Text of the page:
One last small gale is tracking through the Gulf of Alaska on Mon-Tues (5/17) producing 22-24 ft seas aimed east. No other obvious swell producing fetch is to follow other than windswell. Down south a small gale formed southeast of New Zealand on Sat (5/7) with seas to 33 ft over a small area gently lifting northeast into Sunday (5/8) and two additional patches of fetch followed over the same area of the South Pacific through Wed (5/11) with seas ranging from 28-32 ft aimed northeast. Small swell from the first pulse is hitting California now. After that, the models fortunately are suggesting a gale forming in the far Southeast Pacific on Mon-Tues (5/24) generating seas to 38 ft aimed due north. So there's some hope on the charts. We are fully in a summer swell pattern now.
SHORT- TERM FORECAST
Current marine weather and wave analysis.cgius forecast conditions for the next 72 hours
On Tuesday AM (5/17) the jet was consolidated pushing hard northeast off Japan reaching over Kamchatka then falling hard southeast with winds to 140 kts reaching south to 33N forming a trough over the dateline and offering good support for gale development. From there the jet lifting steadily east-northeast with winds 90 kts eventually pushing into North British Columbia. A weak trough was embedded in it in the Gulf tracking northeast and offering minimal support for gale development. Over the next 72 hours the trough on the dateline is to start getting pinched off on Wed (5/18) while easing east and weakening but not fully pinching off while lifting northeast into Fri (5/20) and dissolving. Limited support for gale development expected. A trough is forecast building over the US West Coast on Thurs (5/19) reaching south to Monterey Bay on Sat (5/21) before moving fully onshore. No swell generation is expected but maybe some rain for California. Beyond 72 hours by Sat (5/21) a very weak and fragmented jetstream pattern is to take over forecast with no cohesive flow indicated and winds no more than 90 kts in any pocket offering no support for gale development through the 180 hours mark. The transition to summer will be complete at that time and we'll start monitoring the Southern Hemi jetstream.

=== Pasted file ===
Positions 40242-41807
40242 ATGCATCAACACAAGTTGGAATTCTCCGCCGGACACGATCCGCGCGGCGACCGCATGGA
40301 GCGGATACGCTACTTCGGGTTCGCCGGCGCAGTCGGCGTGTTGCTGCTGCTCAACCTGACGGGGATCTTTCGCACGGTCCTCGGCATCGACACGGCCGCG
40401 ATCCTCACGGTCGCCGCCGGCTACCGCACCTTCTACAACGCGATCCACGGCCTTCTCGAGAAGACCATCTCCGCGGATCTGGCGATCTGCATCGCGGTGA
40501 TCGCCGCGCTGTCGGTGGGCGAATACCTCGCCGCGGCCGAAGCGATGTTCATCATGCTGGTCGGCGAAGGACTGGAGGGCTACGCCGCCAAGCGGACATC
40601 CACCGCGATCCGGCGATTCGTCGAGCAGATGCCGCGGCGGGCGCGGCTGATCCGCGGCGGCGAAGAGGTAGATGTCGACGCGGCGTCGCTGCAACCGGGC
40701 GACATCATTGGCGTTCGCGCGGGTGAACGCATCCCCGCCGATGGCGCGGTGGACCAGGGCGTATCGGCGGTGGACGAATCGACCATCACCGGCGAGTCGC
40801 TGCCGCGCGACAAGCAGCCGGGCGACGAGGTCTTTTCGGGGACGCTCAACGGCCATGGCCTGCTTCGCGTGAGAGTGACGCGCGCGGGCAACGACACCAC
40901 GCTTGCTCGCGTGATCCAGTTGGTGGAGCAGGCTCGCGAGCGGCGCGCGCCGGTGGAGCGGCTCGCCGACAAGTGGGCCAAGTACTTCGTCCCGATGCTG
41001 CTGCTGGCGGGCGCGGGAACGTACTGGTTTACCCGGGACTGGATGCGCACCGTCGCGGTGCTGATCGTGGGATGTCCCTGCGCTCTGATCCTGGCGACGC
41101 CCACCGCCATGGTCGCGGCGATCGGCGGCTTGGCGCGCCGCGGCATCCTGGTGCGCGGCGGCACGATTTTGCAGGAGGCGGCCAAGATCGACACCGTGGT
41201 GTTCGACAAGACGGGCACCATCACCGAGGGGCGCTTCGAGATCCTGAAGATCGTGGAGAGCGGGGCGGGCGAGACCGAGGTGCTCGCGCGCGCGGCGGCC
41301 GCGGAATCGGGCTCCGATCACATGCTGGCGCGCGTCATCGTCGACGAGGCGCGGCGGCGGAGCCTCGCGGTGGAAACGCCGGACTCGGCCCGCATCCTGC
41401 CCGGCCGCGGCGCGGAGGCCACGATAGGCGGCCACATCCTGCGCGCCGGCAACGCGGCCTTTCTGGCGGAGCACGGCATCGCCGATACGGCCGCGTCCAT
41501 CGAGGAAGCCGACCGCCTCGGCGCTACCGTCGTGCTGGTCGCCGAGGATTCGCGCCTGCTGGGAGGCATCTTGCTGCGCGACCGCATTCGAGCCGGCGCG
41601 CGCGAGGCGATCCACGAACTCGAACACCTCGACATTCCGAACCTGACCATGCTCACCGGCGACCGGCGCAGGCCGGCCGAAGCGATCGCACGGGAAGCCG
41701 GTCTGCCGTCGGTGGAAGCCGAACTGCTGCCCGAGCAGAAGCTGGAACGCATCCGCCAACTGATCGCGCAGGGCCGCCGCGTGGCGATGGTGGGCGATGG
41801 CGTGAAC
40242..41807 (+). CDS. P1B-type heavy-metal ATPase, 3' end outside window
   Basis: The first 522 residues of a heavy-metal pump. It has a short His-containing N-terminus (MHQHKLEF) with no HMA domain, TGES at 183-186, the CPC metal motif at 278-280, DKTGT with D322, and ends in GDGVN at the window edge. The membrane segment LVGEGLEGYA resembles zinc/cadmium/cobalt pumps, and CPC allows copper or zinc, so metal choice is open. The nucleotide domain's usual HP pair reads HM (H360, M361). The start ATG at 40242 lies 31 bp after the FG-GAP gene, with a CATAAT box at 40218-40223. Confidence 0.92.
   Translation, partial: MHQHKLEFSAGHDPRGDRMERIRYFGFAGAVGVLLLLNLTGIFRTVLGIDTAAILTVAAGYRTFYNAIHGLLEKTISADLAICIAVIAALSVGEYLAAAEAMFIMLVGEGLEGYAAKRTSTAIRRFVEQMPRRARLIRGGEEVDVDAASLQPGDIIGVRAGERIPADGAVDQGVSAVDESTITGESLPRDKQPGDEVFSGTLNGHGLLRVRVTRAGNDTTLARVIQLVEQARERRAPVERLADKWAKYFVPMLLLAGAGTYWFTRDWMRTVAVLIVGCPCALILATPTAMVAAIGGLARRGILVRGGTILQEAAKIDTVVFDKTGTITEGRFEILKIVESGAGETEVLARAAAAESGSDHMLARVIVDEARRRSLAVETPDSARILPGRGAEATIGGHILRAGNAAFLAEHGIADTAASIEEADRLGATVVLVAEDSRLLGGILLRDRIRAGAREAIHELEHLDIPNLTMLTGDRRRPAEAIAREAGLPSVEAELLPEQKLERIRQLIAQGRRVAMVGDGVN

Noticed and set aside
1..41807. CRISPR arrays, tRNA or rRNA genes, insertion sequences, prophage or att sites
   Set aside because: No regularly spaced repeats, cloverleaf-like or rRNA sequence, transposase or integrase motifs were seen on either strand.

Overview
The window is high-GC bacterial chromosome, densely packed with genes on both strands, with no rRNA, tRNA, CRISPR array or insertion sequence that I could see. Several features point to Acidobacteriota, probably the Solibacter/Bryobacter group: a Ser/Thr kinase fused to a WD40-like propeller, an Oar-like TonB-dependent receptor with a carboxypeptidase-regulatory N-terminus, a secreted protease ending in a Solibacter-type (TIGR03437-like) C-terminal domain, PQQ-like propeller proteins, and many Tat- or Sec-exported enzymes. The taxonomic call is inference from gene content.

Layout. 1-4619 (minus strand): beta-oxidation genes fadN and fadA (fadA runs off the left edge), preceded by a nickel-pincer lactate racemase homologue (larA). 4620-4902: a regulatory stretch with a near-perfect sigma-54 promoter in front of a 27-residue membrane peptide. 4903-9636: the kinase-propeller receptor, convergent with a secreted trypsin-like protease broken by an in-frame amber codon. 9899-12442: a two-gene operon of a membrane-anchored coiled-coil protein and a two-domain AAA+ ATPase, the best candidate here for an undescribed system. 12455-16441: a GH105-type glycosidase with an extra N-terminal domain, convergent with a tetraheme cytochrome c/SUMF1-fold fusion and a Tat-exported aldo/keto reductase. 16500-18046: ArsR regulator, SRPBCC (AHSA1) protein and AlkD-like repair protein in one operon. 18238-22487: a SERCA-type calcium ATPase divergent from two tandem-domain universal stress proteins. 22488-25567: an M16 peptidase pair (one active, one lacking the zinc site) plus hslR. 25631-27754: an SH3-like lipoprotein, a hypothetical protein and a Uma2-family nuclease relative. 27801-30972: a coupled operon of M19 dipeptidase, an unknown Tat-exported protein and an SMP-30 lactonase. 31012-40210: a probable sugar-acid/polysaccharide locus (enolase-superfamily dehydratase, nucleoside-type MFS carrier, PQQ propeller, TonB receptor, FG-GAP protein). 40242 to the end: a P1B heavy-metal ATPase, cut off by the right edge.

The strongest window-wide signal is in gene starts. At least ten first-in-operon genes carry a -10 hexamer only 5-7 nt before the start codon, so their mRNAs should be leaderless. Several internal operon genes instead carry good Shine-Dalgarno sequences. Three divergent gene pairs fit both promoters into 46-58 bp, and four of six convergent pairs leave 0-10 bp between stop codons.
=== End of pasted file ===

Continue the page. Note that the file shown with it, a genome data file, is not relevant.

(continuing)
On Tuesday AM (5/17) swell from a gale in the Gulf of Alaska was in the water pushing towards California (see Gulf Gale below).
Otherwise no swell production of interest is forecast other than local windswell.